## Testing non-composite & composite operation with Python

for 299 bit.

Thx for Fajar Yuliawan for the code. I’m going to use this for testing the multiplier design.

2. Phyton tutorial is here.

• #### ismailsunni 10:04 pm on July 3, 2011 Permalink | Reply

the only thing that I understand from this post –> Fajar Yuliawan…

🙂

## PERL – A Start

ok. have to learn perl too. it’s too cool so i have to learn 🙂

## Simple FSM

—————————————————–
— FSM for multiplier
— CG – 21 Jan 2011
—————————————————–

library ieee ;
use ieee.std_logic_1164.all;

—————————————————–

entity fsm_multiplierCG_1 is
port(
A0,A1,A2,A3: in bit_vector(1 downto 0);
opA : out bit_vector(1 downto 0);
clock: in std_logic;
reset: in std_logic
);
end fsm_multiplierCG_1;

—————————————————–

architecture FSM of fsm_multiplierCG_1 is

— define the states of FSM model

type state_type is (S0, S1, S2, S3);
signal next_state, current_state: state_type;

begin

— cocurrent process#1: state registers
state_reg: process(clock, reset)
begin

if (reset=’1′) then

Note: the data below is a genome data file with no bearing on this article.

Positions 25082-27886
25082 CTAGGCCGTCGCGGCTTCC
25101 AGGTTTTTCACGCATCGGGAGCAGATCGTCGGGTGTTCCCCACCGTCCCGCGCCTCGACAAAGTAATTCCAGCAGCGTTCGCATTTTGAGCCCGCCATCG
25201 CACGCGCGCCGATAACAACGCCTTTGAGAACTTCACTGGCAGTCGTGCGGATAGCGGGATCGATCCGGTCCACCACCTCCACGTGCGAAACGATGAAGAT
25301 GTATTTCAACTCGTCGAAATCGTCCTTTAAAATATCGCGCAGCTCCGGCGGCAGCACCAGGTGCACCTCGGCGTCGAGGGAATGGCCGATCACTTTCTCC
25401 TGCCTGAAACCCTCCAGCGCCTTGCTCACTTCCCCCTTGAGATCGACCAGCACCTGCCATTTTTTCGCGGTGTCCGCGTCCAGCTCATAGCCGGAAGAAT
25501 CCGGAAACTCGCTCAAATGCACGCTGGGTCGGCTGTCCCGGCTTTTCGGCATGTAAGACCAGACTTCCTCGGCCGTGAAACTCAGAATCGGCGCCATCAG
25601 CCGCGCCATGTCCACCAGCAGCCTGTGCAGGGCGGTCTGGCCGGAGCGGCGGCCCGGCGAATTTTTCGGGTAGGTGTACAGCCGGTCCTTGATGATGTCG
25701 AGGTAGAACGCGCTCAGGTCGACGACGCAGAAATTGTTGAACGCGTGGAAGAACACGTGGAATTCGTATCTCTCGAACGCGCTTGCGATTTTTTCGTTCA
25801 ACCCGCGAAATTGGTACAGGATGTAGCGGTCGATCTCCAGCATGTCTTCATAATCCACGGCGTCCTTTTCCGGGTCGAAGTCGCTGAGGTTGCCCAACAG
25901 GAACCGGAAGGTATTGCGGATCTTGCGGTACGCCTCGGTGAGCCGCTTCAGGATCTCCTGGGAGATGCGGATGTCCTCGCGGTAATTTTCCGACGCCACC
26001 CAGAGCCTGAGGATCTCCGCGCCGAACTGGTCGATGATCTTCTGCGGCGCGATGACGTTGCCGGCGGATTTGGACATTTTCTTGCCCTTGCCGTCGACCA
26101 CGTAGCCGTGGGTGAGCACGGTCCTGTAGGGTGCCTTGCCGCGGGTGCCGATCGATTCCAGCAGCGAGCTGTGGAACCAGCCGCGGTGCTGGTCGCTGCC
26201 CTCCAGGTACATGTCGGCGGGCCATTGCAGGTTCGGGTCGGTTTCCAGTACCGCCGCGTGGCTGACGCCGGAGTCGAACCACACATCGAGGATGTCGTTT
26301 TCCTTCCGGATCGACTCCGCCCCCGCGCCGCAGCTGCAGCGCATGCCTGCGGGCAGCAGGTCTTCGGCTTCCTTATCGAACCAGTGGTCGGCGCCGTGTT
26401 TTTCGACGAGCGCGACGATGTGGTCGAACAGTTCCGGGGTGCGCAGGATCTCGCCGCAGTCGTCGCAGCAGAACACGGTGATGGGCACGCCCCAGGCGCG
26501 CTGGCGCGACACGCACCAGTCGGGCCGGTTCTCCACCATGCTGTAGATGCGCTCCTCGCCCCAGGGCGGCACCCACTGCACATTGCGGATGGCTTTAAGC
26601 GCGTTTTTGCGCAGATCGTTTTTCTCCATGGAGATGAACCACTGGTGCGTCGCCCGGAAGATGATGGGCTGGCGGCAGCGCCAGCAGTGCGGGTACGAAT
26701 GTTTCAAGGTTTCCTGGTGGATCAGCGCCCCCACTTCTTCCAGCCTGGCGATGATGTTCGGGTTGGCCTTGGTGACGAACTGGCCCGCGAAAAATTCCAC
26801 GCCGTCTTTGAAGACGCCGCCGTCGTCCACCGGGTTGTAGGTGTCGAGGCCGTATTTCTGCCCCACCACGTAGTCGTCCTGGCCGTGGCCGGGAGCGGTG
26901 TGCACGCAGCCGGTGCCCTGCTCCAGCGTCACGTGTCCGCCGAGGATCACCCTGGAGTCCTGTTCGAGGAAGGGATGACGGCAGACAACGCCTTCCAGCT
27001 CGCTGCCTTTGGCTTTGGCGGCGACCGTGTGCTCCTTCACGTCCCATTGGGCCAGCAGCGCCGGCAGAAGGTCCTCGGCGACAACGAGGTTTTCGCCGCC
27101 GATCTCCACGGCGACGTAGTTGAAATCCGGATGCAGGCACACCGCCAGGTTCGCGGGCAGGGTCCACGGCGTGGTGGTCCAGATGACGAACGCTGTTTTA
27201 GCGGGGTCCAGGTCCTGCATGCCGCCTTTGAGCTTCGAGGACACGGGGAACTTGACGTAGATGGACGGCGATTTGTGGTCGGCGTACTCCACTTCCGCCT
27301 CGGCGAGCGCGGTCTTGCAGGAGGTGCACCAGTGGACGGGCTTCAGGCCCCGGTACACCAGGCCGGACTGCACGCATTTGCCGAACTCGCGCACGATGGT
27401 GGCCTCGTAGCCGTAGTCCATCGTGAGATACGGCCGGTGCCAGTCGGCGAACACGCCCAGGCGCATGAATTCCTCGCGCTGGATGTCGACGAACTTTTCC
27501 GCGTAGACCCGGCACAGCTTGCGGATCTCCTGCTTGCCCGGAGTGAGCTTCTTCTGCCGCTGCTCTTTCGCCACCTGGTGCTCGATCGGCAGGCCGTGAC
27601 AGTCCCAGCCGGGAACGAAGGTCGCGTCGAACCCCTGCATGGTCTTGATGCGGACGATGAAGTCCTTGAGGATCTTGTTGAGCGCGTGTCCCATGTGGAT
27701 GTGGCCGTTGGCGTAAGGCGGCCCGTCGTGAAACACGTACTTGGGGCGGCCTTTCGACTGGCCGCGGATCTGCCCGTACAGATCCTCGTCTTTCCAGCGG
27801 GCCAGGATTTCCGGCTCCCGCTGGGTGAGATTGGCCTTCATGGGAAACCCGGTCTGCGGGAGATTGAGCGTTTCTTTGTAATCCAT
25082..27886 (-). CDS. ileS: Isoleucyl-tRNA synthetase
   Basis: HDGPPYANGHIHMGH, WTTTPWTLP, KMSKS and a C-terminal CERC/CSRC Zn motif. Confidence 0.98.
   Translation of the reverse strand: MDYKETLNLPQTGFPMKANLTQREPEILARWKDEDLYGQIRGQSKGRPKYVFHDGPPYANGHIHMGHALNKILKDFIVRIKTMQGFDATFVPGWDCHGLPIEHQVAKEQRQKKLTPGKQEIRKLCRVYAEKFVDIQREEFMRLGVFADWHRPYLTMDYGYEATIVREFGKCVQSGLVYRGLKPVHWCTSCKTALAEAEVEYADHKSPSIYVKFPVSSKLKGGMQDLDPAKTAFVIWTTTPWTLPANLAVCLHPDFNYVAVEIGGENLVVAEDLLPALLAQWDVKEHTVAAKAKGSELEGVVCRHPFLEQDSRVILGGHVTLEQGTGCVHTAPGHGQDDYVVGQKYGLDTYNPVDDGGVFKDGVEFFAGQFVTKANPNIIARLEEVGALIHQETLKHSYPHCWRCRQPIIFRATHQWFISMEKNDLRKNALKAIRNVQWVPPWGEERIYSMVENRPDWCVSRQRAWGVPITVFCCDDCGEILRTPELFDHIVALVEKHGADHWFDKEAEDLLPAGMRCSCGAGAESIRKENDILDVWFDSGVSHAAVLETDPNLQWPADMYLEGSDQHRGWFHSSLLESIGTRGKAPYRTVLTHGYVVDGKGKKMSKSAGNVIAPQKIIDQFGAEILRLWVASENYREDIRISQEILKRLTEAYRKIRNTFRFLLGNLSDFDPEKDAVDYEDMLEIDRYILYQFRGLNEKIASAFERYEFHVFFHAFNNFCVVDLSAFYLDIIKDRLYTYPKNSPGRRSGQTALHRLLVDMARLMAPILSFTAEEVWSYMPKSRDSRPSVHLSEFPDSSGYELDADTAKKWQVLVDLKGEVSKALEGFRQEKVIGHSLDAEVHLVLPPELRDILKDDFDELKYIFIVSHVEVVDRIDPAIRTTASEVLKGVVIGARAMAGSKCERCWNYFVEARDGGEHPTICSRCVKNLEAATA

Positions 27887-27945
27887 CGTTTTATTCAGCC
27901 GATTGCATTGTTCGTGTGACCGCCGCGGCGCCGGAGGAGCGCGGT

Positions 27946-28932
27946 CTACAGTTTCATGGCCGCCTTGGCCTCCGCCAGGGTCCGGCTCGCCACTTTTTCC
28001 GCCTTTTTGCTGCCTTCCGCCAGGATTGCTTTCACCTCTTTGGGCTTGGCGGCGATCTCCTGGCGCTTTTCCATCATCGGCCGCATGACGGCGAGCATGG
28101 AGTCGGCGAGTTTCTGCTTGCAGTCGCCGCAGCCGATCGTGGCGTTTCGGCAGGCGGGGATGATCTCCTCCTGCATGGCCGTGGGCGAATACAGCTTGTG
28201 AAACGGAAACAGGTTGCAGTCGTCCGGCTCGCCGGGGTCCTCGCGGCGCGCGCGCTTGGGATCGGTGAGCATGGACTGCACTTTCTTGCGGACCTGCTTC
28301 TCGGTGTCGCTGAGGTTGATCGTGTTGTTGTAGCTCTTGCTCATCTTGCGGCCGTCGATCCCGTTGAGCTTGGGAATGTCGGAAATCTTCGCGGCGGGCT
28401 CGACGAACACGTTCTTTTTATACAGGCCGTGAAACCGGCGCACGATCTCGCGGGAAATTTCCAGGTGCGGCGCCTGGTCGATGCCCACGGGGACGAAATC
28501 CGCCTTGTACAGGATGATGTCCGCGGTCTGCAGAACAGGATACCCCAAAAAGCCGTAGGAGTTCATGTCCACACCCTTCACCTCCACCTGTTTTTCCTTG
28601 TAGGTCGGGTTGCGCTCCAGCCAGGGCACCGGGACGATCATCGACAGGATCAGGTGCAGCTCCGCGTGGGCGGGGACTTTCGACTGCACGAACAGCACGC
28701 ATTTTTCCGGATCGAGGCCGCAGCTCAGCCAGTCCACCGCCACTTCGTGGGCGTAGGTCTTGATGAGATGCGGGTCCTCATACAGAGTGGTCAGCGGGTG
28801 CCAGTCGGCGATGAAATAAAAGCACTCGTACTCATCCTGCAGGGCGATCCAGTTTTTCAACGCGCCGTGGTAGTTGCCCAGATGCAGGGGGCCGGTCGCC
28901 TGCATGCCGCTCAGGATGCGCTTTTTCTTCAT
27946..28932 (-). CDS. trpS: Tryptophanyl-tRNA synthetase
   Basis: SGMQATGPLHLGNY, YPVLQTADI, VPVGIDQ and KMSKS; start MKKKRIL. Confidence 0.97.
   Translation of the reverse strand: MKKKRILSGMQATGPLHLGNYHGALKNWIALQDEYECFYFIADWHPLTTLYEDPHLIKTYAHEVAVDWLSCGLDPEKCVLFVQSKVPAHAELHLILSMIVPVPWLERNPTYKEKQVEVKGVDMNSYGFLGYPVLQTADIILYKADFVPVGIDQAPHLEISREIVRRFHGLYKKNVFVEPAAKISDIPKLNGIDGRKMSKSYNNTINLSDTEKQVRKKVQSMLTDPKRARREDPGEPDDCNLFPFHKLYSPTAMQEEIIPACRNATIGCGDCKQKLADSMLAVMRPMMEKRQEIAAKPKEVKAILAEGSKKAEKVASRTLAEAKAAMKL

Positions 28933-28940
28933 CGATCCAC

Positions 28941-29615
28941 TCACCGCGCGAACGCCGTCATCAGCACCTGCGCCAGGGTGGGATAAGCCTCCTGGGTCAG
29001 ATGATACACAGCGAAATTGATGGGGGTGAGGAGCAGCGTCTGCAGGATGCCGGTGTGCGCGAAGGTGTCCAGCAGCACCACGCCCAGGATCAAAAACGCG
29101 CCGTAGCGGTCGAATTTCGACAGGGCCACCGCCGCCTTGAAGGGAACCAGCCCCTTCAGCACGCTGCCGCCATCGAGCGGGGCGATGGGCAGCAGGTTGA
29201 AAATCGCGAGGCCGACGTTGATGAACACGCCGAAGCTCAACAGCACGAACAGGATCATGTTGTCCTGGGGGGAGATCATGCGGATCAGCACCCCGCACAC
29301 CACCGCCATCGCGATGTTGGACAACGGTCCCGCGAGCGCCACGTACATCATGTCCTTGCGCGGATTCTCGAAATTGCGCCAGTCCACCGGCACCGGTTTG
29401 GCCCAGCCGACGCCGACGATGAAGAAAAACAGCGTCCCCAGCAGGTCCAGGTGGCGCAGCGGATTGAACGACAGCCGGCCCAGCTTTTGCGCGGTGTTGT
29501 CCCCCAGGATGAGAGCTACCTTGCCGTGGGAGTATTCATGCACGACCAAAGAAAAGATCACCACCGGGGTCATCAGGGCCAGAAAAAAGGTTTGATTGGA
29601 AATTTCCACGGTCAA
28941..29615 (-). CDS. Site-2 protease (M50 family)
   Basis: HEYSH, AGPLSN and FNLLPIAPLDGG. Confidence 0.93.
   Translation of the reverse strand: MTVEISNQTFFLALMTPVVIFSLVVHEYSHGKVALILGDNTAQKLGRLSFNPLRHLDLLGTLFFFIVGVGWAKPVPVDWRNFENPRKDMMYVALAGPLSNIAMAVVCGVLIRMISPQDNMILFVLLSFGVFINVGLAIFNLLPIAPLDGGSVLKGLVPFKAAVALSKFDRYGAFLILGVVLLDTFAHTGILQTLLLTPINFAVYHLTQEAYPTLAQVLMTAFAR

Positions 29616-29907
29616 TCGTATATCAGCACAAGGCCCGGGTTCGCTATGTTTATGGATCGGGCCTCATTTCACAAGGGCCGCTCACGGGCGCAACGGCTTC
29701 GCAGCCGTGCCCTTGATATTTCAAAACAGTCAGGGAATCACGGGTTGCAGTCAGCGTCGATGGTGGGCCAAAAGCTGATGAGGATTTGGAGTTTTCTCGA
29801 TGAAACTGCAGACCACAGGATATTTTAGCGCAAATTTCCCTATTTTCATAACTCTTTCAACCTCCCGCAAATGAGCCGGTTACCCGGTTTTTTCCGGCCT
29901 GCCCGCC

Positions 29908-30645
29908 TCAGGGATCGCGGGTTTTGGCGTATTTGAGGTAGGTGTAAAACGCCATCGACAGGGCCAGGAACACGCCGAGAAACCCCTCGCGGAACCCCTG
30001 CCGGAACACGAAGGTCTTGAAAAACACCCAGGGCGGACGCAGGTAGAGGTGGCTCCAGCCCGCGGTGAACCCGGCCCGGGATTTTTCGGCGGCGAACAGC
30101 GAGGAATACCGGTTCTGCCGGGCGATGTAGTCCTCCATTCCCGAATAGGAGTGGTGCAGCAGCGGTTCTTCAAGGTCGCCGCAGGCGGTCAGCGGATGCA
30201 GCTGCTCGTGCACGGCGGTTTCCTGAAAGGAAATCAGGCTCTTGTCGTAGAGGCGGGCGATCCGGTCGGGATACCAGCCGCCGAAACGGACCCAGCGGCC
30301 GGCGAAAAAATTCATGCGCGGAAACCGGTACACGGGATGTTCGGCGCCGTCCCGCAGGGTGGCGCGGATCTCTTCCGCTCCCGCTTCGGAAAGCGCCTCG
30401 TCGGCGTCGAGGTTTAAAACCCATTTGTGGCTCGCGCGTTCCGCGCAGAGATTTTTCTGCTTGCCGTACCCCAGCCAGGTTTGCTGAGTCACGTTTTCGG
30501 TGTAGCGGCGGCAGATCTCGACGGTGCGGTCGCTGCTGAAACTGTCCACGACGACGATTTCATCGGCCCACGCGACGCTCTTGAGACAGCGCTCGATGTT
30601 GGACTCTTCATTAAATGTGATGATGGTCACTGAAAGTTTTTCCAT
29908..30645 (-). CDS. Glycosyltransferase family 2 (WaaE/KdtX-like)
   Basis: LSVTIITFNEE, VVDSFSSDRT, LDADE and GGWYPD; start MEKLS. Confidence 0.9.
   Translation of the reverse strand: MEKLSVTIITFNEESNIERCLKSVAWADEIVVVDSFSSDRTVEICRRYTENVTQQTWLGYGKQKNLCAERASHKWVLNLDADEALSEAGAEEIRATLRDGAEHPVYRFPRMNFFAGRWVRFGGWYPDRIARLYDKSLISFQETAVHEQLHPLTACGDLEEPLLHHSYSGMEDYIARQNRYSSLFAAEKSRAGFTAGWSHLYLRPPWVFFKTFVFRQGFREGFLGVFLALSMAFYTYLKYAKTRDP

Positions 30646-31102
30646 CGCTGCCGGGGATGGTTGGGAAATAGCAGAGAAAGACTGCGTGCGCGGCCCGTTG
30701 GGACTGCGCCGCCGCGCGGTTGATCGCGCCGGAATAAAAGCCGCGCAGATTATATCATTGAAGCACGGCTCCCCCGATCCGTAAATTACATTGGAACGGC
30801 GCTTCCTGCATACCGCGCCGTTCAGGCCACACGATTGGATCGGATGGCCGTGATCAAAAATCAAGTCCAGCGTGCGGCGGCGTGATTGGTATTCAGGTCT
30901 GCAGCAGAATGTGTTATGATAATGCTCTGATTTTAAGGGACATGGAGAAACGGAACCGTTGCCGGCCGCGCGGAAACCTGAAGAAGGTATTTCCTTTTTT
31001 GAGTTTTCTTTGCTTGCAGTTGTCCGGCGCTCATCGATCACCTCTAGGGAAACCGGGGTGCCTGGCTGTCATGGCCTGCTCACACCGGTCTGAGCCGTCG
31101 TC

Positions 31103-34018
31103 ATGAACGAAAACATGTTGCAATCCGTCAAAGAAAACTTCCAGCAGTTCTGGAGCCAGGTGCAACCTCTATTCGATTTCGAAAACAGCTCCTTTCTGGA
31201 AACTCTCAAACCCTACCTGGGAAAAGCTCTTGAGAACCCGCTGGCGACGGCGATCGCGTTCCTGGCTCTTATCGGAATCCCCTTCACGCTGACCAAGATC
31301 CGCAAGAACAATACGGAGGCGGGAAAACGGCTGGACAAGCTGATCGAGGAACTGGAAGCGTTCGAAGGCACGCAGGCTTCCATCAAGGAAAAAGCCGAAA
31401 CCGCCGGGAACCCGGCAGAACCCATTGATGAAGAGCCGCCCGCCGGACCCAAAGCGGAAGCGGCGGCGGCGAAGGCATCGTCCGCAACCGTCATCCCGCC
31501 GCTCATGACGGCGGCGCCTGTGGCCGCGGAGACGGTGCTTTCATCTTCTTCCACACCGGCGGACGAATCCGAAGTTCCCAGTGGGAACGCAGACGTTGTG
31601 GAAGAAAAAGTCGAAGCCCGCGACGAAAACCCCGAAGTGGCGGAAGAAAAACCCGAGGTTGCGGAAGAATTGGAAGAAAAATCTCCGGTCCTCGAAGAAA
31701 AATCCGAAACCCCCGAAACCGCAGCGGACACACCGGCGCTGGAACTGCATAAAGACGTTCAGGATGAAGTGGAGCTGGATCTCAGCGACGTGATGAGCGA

current_state <= S0;
elsif (clock’event and clock=’1′) then
current_state <= next_state;
end if;

end process;

— cocurrent process#2: combinational logic
comb_logic: process(current_state, clock)
begin

— use case statement to show the
— state transistion

case current_state is

when S0 => opA <= A0;
next_state <= S1;

when S1 => opA <= A1;
next_state <= S2;

when S2 => opA <= A2;
next_state <= S3;

when S3 => opA <= A3;
next_state <= S0;

end case;

end process;

end FSM;

—————————————————–

## R Programming – A Start

Now phd student has to learn R 🙂

## Polynomial reducer

ok. my algorithm works.

## 299 classic multiplier

… took forever to compile, and does not fit.

the super long code generated using perl. with the help of master shifu, thank you 🙂

• #### Budi Rahardjo 9:41 pm on January 19, 2011 Permalink | Reply

Good job! Excellente … Now, code your approach (comp.)

## Xilinx vs Altera

I have problems comparing gate number for FPGA implementation using Xilinx with implementation using Altera. They use different building blocks. Xilinx uses terms like slices LUT (Look Up Table),FF (Flip Flop) and LC (Logic Cell) while Altera uses LE (Logic Elements).

Here said that the logic cell to logic element ratio is 1.125:1, despite generally similar functionality. Therefore, divide Xilinx’s stated LC count by 1.125 to get the equivalent Altera LE count. More details here.

This link compares Xilinx and Altera FPGA logic comparison. And this is a guide on how to choose between those two.

This site mentions that:
Xilinx: 1 slices = 2 LUT + 2 FF + some more logic
Altera: 1 LE = 1 LUT + 1FF + some more logic
So 1 slice (xilinx) = 2 LE (altera).

## Back to paper and pencil

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